Proficient in four languages,[8] Wilder translated plays by André Obey and Jean-Paul Sartre. He wrote the libretti of two operas, The Long Christmas Dinner, composed by Paul Hindemith, and The Alcestiad, composed by Louise Talma and based on his own play. Alfred Hitchcock, whom he admired, asked him to write the screenplay of his thriller Shadow of a Doubt,[15] and he completed a first draft for the film.[8]

The Bridge of San Luis Rey (1927) tells the story of several unrelated people who happen to be on a bridge in Peru when it collapses, killing them. Philosophically, the book explores the question of why unfortunate events occur to people who seem "innocent" or "undeserving". It won the Pulitzer Prize[1] in 1928, and in 1998 it was selected by the editorial board of the American Modern Library as one of the 100 best novels of the twentieth century. The book was quoted by British Prime Minister Tony Blair during the memorial service for victims of the September 11 attacks in 2001.[16] Since then its popularity has grown enormously.[original research?] The book is the progenitor of the modern disaster epic in literature and film-making, where a single disaster intertwines the victims, whose lives are then explored by means of flashbacks to events before the disaster.[citation needed]

Wilder wrote Our Town, a popular play (and later film) set in fictional Grover's Corners, New Hampshire. It was inspired in part by Dante's Purgatorio[17][18] and in part by his friend Gertrude Stein's novel The Making of Americans.[19] Wilder suffered from writer's block while writing the final act. Our Town employs a choric narrator called the Stage Manager and a minimalist set to underscore the human experience. Wilder himself played the Stage Manager on Broadway for two weeks and later in summer stock productions. Following the daily lives of the Gibbs and Webb families, as well as the other inhabitants of Grover's Corners, the play illustrates the importance of the universality of the simple, yet meaningful lives of all people in the world in order to demonstrate the value of appreciating life. The play won the 1938 Pulitzer Prize.[20]

In 1938, Max Reinhardt directed a Broadway production of The Merchant of Yonkers, which Wilder had adapted from Austrian playwright Johann Nestroy's Einen Jux will er sich machen (1842). It was a failure, closing after 39 performances.[21]

His play The Skin of Our Teeth opened in New York on November 18, 1942, featuring Fredric March and Tallulah Bankhead. Again, the themes are familiar – the timeless human condition; history as progressive, cyclical, or entropic; literature, philosophy, and religion as the touchstones of civilization. Three acts dramatize the travails of the Antrobus family, allegorizing the alternate history of mankind. It was claimed by Joseph Campbell and Henry Morton Robinson, authors of A Skeleton Key to Finnegans Wake, that much of the play was the result of unacknowledged borrowing from James Joyce's last work.[fn 2][22]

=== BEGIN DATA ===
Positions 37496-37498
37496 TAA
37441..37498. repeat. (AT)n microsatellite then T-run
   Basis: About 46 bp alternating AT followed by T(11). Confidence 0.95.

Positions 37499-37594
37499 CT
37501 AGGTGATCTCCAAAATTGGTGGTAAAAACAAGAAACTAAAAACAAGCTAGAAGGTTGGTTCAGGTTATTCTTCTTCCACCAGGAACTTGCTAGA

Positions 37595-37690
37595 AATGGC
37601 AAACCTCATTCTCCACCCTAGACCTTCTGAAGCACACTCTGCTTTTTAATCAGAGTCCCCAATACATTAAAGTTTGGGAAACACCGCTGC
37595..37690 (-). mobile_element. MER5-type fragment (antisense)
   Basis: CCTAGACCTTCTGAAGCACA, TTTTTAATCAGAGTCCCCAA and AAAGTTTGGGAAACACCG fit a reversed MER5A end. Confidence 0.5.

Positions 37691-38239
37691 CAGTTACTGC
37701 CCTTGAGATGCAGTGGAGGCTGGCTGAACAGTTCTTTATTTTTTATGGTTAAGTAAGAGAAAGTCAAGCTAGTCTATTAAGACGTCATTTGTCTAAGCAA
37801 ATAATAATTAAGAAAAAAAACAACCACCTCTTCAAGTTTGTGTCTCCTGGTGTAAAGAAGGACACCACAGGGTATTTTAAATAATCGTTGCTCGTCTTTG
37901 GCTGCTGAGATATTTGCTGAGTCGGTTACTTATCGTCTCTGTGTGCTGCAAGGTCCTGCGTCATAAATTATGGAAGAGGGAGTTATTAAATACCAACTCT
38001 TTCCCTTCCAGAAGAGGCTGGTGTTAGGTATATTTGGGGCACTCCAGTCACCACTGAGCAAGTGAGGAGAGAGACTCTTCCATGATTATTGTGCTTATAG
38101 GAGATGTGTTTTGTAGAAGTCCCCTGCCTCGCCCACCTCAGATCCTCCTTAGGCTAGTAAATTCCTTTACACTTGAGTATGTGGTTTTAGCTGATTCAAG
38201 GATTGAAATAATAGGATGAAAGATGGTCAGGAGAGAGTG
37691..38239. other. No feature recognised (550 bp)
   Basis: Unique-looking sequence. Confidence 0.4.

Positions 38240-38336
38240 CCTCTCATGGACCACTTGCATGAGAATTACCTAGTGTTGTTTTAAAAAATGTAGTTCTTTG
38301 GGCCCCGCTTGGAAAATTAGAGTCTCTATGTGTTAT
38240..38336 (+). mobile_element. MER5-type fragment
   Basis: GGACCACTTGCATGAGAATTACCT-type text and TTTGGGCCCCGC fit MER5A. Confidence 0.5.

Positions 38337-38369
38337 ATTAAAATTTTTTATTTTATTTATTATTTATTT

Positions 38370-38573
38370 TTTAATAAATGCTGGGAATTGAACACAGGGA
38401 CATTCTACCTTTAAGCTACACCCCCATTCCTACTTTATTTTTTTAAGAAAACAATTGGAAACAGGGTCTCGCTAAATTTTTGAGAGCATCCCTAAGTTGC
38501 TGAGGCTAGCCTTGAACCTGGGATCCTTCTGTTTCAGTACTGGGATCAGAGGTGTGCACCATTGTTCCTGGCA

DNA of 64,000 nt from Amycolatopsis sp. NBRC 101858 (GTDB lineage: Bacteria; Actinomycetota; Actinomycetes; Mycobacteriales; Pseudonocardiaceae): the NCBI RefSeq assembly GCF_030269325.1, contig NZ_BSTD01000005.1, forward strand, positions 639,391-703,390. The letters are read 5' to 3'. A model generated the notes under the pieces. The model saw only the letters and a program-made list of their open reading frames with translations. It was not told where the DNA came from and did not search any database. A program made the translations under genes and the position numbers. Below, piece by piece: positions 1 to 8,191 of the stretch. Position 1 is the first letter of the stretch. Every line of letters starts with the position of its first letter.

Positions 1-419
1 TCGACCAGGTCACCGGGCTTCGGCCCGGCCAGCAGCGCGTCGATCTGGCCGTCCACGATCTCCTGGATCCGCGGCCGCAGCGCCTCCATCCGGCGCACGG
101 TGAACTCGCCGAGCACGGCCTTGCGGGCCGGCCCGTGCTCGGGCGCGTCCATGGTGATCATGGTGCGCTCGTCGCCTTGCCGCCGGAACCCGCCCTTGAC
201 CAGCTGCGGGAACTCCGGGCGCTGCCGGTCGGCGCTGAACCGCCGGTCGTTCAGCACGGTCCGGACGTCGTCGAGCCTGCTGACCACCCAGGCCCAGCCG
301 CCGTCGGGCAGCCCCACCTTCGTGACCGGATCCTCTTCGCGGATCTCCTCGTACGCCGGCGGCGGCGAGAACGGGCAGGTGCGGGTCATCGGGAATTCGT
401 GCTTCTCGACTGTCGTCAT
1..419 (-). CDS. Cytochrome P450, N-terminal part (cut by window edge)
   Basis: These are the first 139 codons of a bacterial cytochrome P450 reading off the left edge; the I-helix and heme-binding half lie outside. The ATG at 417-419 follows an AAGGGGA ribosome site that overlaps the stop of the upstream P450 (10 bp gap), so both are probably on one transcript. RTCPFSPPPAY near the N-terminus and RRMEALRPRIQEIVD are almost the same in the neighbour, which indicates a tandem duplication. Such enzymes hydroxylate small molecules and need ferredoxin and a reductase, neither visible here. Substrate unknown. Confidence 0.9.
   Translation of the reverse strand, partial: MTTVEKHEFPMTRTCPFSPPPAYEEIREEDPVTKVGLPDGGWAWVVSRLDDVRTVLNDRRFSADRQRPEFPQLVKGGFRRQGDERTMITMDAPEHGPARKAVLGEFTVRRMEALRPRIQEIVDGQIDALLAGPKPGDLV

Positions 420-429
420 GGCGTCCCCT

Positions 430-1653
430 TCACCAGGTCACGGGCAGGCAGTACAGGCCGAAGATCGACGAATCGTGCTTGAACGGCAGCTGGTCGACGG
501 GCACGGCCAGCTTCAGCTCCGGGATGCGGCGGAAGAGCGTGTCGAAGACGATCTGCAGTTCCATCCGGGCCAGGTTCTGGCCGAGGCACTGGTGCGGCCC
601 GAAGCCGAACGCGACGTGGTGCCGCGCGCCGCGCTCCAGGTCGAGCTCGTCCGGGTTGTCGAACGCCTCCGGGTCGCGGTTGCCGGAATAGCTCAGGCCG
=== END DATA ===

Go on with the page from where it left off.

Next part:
In his novel The Ides of March (1948), Wilder reconstructed the characters and events leading to, and culminating in, the assassination of Julius Caesar. He had met Jean-Paul Sartre on a U.S. lecture tour after the war, and was under the influence of existentialism, although rejecting its atheist implications.[23]

In 1954, Tyrone Guthrie encouraged Wilder to rework The Merchant of Yonkers into The Matchmaker. This time the play opened in 1955 and enjoyed a healthy Broadway run of 486 performances with Ruth Gordon in the title role, winning a Tony Award for Guthrie, its director. It became the basis for the hit 1964 musical Hello, Dolly!, with a book by Michael Stewart and score by Jerry Herman.[24]

In 1960, Wilder was awarded the first ever Edward MacDowell Medal by The MacDowell Colony for outstanding contributions to American culture.[25]

In 1962 and 1963, Wilder lived for 20 months in the small town of Douglas, Arizona, apart from family and friends. There he started his longest novel, The Eighth Day, which went on to win the National Book Award.[14] According to Harold Augenbraum in 2009, it "attack[ed] the big questions head on, ... [embedded] in the story of small-town America".[26]

His last novel, Theophilus North, was published in 1973, and made into the film Mr. North in 1988.[27]

The Library of America republished all of Wilder's plays in 2007, together with some of his writings on the theater and the screenplay of Shadow of a Doubt.[28] In 2009, a second volume was released, containing his first five novels, six early stories, and four essays on fiction.[29] Finally, the third and final volume in the Library of America series on Wilder was released in 2011, containing his last two novels The Eighth Day and Theophilus North, as well as four autobiographical sketches.[30]